Chipotle guacamole became headlines in recent days because the restaurant firm recently stated that climate change could affect the availability of guacamole and salsa at their restaurants. At this point, they may wish they hadn’t released such information – even though public companies periodically inform their investors of risk factors of the foreseeable future, according to an ABC News report on Wednesday. However, Chipotle spokesperson Chris Arnold said not to worry, “The sky is not falling.”
Traditionally, public companies ward off potential lawsuits by releasing information about their worst-case scenarios, and a risk of no guacamole and salsa was reportedly one of those cases in which Chipotle made the warning in its weather-related segment of its most recent 10-K quarterly filing – filed in February – to the Securities and Exchange Commission.
According to that filing, increasing weather volatility or other long-term changes in global weather patterns, including any changes associated with global climate change, could have a significant impact on the price or availability of some of our ingredients. It went on to say that any increase in the prices of the ingredients most critical to our menu, such as chicken, beef, cheese, avocados, beans, rice, tomatoes and pork, would adversely affect our operating results. And here’s the troublesome kicker – as the filed-report stated: “Alternatively, in the event of cost increases with respect to one or more of our raw ingredients, we may choose to temporarily suspend serving menu items, such as guacamole or one or more of our salsas, rather than paying the increased cost for the ingredients.”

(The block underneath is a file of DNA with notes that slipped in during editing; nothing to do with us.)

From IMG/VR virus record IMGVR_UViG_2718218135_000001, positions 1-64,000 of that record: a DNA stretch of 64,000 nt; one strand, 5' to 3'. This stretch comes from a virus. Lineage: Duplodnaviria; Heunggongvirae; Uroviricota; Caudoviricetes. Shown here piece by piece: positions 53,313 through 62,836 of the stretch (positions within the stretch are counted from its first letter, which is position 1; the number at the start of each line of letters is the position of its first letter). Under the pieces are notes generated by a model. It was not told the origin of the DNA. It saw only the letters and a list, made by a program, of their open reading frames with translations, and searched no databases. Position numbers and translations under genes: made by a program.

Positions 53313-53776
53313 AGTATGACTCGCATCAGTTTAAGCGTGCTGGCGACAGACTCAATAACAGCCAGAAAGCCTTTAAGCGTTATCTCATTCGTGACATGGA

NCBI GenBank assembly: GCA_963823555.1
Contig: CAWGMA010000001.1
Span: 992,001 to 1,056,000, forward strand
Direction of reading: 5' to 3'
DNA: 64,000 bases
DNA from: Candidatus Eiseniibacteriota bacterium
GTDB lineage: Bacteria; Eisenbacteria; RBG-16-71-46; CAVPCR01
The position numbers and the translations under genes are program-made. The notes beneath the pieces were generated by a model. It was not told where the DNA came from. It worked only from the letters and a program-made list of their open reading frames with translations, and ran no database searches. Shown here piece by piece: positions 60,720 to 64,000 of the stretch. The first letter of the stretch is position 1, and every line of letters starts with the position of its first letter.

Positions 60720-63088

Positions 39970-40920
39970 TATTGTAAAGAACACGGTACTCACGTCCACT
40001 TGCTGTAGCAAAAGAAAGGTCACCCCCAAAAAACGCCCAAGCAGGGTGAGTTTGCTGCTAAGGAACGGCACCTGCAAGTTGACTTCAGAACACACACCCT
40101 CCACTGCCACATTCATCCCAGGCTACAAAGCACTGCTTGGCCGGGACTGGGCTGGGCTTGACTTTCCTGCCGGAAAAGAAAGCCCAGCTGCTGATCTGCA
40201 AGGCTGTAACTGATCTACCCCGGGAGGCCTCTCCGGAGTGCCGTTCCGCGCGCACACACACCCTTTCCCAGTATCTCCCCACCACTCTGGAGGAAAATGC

The shortage of avocadoes – guacamole – became a topic of conversation in January because of the colder temperatures that threatened the crops. Arnold says that responding to that threat in the filed-report is required – but basically says it’s not going to happen.
The companies filling also mentioned heightened food costs or supply constraints of beef due to the drought in parts of the United States in the past year or more.
Perhaps Chipotle could get off the Al Gore-kick, too, and not go the global warming route? .